Tabor and Gallagher save some of their harshest criticisms, however, for the "cult busters" who played a prominent role in interpreting the Koresh phenomenon to both the government and the media. Groups like the Cult Awareness Network (can) made much, during the Waco crisis, of what they insisted were clear parallels between the Branch Davidians and Jonestown. Three items seem to loom large on the cult-busting agenda: they offer a generic definition of cult; they insist that cults are a serious threat to our democratic culture; and they advocate strong measures, including aggressive government intervention, to curtail the influence of these dangerous groups.

Tabor and Gallagher critique this perspective as it applies to the Waco siege. They rightly point out that on the typical generic definition of a cult-for example, followers who believe that their leader should not be questioned, a "we-they" mentality, an "end times" outlook, pressure toward group conformity-Jesus and his disciples would have been in big trouble with the United States government.

As they develop their case, the authors offer some helpful observations about the dangers of using the Jonestown tragedy as a defining event for our understanding of the nature of cultic groups as such. They also issue some necessary cautions about relying exclusively on the testimony of ex-members in our attempts to understand a group's character. Developing a psychology of "ex-membership" is itself an interesting project, and this book provides some helpful hints on how to proceed.

Tabor and Gallagher are careful to distinguish the cult-buster mentality from the perspective of conservative evangelicals who also engage in "anti-cult" activities. Unlike the can-type approach, evangelicals typically attempt to refute cult teachings from a theological perspective-an approach, the authors observe, that "has the merits of particularity and clarity."

Fair enough. But there are still lessons for evangelicals to learn from the kind of "particularity and clarity" that characterizes Tabor and Gallagher's treatment of the Branch Davidians. Evangelical writers often work with a rather simple-minded checklist approach to cults. We list the major reference points for doctrinal orthodoxy: trinity, divinity of Christ, salvation by grace alone, authority and sufficiency of biblical revelation, and so on. Then we grade specific religious groups: Moonies get almost no points; Mormons and Christian Scientists fail miserably; Jehovah's Witnesses also fail, but not without answering a few questions correctly; Seventh-day Adventists get a low passing grade; the Vineyard gets a solid B.

Here, on the other hand, is the approach recommended (and exemplified) by Tabor and Gallagher: "the painstaking effort to capture the compelling logic of a particular group's self-understanding and religious view of the world, the powerful attraction it exerts upon certain people, and the abiding sense of peace of satisfaction that many members claim to experience as a result of their affiliation." This way of proceeding ought to be widely imitated. Certainly government agencies would do well to follow this advice. Civil authorities have no business simply presuming that people who join marginal religious groups are helpless robots who have been manipulated by leaders skilled in mind control.

But this is also a wise course for orthodox Christians to follow in our attempts to understand what is going on in a group like the Branch Davidians. This is not to deny the legitimacy of some of our first impressions of the Waco group; nor is it to slip into an anything-goes religious relativism. Was David Koresh a power-hungry manipulator? Quite likely. Was the Mount Carmel community a spiritually unhealthy environment? Certainly. Were the Branch Davidians pervasively wrong in their interpretations of the Scriptures? Definitely.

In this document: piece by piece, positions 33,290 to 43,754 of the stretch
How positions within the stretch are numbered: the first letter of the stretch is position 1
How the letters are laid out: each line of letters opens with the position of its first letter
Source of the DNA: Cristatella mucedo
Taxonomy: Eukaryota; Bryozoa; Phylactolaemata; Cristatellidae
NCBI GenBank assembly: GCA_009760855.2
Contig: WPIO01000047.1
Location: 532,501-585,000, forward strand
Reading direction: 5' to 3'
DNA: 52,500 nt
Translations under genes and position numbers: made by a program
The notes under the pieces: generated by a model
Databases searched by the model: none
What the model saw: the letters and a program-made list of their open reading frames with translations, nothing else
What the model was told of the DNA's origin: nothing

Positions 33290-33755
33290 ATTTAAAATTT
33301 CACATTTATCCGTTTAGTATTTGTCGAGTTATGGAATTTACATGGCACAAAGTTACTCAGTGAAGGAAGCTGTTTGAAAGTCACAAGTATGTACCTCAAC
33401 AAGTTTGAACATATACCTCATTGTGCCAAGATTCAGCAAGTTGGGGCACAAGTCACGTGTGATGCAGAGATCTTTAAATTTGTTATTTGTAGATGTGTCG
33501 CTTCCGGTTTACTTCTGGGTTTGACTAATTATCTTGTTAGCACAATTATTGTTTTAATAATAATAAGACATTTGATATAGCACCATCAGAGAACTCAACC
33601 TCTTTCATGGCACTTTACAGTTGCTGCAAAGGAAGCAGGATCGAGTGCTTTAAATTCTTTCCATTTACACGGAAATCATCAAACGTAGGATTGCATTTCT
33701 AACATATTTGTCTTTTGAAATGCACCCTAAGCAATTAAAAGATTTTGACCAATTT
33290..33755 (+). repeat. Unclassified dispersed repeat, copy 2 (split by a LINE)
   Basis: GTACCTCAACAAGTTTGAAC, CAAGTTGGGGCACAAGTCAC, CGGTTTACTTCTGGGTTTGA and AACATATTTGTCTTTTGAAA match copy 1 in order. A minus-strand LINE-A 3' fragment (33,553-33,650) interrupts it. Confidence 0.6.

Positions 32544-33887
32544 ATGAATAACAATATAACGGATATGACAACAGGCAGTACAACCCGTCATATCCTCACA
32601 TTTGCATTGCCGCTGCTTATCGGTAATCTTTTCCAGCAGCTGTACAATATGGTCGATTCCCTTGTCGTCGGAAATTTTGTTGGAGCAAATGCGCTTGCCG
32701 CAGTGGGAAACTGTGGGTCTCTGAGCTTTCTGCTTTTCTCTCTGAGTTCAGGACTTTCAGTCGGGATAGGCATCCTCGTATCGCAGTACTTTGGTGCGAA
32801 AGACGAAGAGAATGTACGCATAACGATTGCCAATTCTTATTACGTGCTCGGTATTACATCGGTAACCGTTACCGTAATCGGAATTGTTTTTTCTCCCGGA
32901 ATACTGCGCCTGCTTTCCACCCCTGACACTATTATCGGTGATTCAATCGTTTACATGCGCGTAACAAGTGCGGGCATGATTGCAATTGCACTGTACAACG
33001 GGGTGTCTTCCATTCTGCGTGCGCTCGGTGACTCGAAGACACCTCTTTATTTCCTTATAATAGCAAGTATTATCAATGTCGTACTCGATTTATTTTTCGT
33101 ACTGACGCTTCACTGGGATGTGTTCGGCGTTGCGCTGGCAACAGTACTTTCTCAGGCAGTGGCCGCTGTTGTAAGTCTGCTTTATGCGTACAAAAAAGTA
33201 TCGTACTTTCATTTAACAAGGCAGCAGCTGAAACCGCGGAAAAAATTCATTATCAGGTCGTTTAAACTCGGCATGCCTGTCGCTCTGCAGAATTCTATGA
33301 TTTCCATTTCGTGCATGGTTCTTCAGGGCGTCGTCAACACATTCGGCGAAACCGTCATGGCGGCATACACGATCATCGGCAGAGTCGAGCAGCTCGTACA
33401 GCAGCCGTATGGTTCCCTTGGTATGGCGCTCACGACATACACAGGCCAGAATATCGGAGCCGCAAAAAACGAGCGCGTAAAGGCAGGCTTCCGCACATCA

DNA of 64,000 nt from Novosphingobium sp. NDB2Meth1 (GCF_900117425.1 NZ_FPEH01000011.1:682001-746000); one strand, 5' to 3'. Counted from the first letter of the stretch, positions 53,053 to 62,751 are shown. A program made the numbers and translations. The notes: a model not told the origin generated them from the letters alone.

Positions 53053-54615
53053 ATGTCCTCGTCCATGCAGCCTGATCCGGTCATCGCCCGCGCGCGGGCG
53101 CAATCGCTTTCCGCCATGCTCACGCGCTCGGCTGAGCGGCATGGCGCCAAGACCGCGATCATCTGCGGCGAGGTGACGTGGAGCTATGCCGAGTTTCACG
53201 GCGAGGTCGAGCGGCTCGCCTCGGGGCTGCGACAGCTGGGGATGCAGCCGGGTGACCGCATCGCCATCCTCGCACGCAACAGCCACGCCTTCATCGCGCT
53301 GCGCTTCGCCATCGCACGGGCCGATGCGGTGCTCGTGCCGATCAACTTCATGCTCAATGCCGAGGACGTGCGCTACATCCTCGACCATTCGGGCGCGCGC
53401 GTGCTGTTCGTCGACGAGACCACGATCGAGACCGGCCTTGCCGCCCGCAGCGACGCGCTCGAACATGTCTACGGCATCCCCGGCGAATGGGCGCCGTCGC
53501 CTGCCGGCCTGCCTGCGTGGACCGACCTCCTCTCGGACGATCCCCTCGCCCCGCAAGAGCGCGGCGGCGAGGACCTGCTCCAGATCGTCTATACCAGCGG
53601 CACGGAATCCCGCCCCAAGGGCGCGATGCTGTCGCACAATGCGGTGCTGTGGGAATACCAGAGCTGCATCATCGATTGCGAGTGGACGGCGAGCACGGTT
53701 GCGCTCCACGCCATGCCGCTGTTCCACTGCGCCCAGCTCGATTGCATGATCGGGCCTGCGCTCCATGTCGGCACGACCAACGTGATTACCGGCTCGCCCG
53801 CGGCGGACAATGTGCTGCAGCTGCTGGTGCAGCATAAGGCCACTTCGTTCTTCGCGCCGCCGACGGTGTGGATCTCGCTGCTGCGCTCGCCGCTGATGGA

This does not take us very far, however. I have mixed feelings, for example, when I read about the origins of such groups as the Shakers, the Mormons, and the Christian Scientists. As a card-carrying evangelical, I do keep my doctrinal scorecard. But I also want to find out what spiritual impulses got these movements started in the first place. Part of the answer has to do, to be sure, with various mixtures of delusion and confusion and sinfulness in the minds of the founders. That isn't the whole story, though. On my reading of the spiritual pilgrimages of Ann Lee, Joseph Smith, and Mary Baker Eddy, they were each struggling with at least two important theological issues: They each had found the "high" Father-God of Protestant orthodoxy to be too "distant" from his children (and they offered theological revisions to remedy the situation); and they each insisted that an authoritative prophet-teacher is a necessary supplement to biblical revelation if people are to find religious certainty amid conflicting interpretations of revealed truths.

Not surprisingly (to me, at least), David Koresh was addressing a similar agenda. And like other leaders who woo people away from Christian orthodoxy, he only made matters worse. But for all of that, there is an important challenge here for the rest of us to think very clearly about a spiritually satisfying theology of God's "distance" and "nearness," and about the proper role and limits of a teaching office (magisterium) in shaping a healthy Christian community.

The controversy continues about the government's handling of the Waco crisis. Whether the tragic outcome could have been avoided by informed theological analysis on the part of those who negotiated with David Koresh is an important topic for the debate. This book does not give us all we need to know to settle that question. But it does make a convincing case for the importance of thinking clearly about theology, even very bad theology. Its lessons should not be lost on those of us who want to bring the truth of the gospel to a culture in which agents of a "secularizing reductionism" engage in to-the-death standoffs with followers of self-proclaimed "sinful messiahs."

Copyright (c) 1995 Christianity Today, Inc./BOOKS & CULTURE Review